The addictive power of Black Dresses's dark, delirious noise pop
The Canadian duo makes catchy, haunted-sounding music about surviving as trans women in an antagonistic world.
Photographer Maya Fuhr

The FADER's longstanding series GEN F profiles emerging artists to know now.


A riot breaks out across WASTEISOLATION, the debut album from Canadian noise pop duo Black Dresses. It’s not the kind that flares up in public, not a propulsive display of collective energy, but a private fury, the feeling that grips you when you want to burn down everything inside your own head and start anew. A collaboration between Dizzy, who records solo as Girls Rituals, and Rook, Black Dresses came together online. The whole album, Rook and Dizzy tell me, was assembled via Twitter DM: one musician would put together a synth loop or a beat and fire it off to the other, who would lay down her vocals or work in a new riff. They recorded this way over a period of three months in late 2017 and early 2018, often working until sunrise, shipping audio files back and forth between Vancouver and Toronto until they had a raw, abrasive, and deliriously catchy album about surviving as trans women in an antagonistic world.

Rook is visiting Dizzy in Toronto when we speak over video chat. It’s only their second time hanging out together in person; they first met IRL late last year when they both happened to be visiting their girlfriends in Oakland, California. (Rook is planning to move to Montreal so she can rehearse with the band without having to cross the continent.) We’re talking hours after the album’s release, which they celebrated on a YouTube livestream, dancing along to their songs in Dizzy’s room. They haven’t slept much since. “We’re running on evil energy from the PayPal money that’s coming in,” Dizzy says. “Capitalist dark magic.”

“It’s very friend-oriented music, even though it’s about isolation.” — Dizzy

Both Rook and Dizzy have made music since before they were teenagers. Rook was homeschooled through high school, and Dizzy dropped out when she was 15; both cite the internet as a reprieve from the isolation they experienced as teens. In the years since they each started selling their own music on Bandcamp in 2015, they’ve turned to it for both emotional and financial survival. “We’re both really serious about music,” Dizzy says. “We do it on our own and we do it with a shoestring budget. It’s do or die.” In a tone that’s more serious-sounding than Dizzy’s wry humor, Rook adds, “If we couldn’t make shit we’d probably be dead.”

Though each has a singular sound in her solo work — Rook's songs seem to spring up from her bold, industrial drum patterns, and Girls Rituals blends playful raps with synth-pop hooks — Black Dresses gives both musicians a chance to push each other past the limits of what they’d be comfortable making alone. “It’s very friend-oriented music, even though it’s about isolation,” Dizzy says. Although they were never in the room together, Rook and Dizzy spurred each other on throughout the making of the album; an especially gritty vocal from Dizzy might encourage Rook to up the stakes during her turn at the mic, for example. “It’s almost compensating for the energy that’s not in the room,” Rook says.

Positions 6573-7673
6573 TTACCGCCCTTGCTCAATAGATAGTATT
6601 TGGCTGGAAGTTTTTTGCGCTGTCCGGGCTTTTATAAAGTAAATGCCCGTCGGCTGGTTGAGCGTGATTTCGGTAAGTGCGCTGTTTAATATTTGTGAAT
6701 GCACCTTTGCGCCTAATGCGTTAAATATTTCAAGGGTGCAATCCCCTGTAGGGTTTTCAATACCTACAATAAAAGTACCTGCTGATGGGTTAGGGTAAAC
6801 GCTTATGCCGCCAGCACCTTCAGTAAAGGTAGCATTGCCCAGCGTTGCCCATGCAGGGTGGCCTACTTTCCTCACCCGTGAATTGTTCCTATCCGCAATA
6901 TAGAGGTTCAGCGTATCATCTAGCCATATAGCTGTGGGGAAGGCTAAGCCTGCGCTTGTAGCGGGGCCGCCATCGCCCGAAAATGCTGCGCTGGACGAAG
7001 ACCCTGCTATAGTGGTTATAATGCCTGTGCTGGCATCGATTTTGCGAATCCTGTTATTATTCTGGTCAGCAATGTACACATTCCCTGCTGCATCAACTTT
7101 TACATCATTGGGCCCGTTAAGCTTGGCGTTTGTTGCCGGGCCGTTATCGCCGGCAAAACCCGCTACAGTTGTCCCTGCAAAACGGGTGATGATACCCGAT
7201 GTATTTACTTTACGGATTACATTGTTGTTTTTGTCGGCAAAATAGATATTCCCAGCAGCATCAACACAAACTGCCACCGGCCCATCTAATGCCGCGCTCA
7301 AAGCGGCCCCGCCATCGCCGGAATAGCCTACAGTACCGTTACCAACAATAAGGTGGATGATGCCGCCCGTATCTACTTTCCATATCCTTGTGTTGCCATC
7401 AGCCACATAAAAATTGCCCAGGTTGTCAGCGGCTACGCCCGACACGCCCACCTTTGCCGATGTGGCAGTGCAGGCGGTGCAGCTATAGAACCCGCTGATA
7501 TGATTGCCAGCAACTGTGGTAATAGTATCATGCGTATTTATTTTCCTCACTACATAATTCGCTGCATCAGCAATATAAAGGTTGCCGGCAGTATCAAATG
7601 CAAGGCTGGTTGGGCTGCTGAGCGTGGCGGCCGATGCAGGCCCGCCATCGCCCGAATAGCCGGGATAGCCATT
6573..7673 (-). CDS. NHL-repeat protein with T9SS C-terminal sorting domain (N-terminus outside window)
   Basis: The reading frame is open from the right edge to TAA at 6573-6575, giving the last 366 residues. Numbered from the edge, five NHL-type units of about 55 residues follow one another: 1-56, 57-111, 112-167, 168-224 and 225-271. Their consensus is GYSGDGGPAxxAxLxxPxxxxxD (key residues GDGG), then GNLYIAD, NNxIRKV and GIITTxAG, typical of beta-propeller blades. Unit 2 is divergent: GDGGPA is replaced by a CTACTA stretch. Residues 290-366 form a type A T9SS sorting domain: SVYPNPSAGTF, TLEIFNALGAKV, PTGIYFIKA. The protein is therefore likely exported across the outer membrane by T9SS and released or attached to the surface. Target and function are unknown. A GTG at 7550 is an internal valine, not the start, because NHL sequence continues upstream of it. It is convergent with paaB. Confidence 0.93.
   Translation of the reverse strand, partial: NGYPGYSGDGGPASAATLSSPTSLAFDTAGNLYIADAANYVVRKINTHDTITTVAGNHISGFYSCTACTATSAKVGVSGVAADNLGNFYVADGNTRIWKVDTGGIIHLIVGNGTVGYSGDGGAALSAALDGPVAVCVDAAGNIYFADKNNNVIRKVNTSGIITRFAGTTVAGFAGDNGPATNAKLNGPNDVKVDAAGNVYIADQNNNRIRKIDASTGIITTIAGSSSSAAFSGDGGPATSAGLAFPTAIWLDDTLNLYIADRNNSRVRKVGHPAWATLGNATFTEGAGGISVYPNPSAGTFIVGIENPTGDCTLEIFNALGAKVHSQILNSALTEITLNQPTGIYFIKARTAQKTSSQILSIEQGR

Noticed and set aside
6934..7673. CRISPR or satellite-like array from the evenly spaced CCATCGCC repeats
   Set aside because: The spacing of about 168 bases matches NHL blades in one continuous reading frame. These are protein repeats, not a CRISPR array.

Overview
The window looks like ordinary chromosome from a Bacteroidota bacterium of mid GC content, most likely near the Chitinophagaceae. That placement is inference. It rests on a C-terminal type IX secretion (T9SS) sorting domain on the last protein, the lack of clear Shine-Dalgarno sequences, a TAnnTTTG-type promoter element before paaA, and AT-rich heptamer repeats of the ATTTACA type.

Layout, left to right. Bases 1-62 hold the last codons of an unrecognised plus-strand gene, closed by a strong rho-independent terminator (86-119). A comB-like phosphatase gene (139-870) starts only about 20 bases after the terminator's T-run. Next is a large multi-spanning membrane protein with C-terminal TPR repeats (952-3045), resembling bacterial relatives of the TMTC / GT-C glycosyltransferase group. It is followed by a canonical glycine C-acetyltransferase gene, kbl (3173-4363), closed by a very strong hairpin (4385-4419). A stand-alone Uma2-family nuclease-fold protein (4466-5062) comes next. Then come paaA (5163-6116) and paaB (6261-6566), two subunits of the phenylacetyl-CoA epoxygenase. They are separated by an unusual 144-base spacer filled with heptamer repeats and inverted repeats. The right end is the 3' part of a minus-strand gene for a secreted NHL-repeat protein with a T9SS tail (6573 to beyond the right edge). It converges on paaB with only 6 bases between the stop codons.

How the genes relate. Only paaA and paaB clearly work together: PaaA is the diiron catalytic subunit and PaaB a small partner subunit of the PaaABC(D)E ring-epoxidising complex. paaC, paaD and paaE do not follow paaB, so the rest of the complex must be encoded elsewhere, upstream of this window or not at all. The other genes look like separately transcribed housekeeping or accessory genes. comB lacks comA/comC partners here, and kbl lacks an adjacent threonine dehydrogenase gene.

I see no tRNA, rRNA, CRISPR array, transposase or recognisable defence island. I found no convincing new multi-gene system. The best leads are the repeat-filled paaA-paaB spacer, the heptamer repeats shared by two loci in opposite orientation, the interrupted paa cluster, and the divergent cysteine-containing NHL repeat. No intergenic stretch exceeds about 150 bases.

The energy they did generate is palpable across songs like “In My Mouth,” with its raucous bass line that locks teeth with Dizzy’s vocal fry, and “Wound,” on which drums spray shrapnel around Rook’s sullen vocals. These songs recall the sort of chemistry that powers Sleigh Bells or Linkin Park, both of which Black Dresses cite as influences. On the fast-clipped “Thoughts and Prayers,” Rook and Dizzy rap simultaneously over an agitated beat: “Leave us alone / We don’t want to fucking hurt anyone / We just want to feel anything before we’re done.” It’s one of many barbs leveled at a society sick with transmisogyny, a rallying cry for basic human rights — like safety, survival, and being left the hell alone.

Other songs on the album delve into the aftermath of formative trauma, a subject neither Rook nor Dizzy anticipated tackling. “We had a much more lighthearted idea starting out, and it got really personal,” Dizzy says. On the haunted carousel ride that is “Eternal Nausea,” Black Dresses complicate the pop-psychological idea that trauma has an end date. “It’s not like you go back to being who you were — you’re just a different shape and you have to live with that shape,” says Rook. “It’s really hard to take something as heavy as child abuse and turn it into a song,” adds Dizzy. “Sometimes stuff never gets resolved, unfortunately. It doesn’t get resolved and the energy stays around.”

By alchemizing that tension into pop, Rook and Dizzy make music that doesn’t force listeners into an arbitrarily optimistic mindset. “The intention is for people to resonate with it if they’ve been in that dark place,” Dizzy says. “I just want to bring that dancing energy.” Black Dresses’s songs offer comfort and catharsis not because they promise that everything will get better but because they show you how to riot through hell.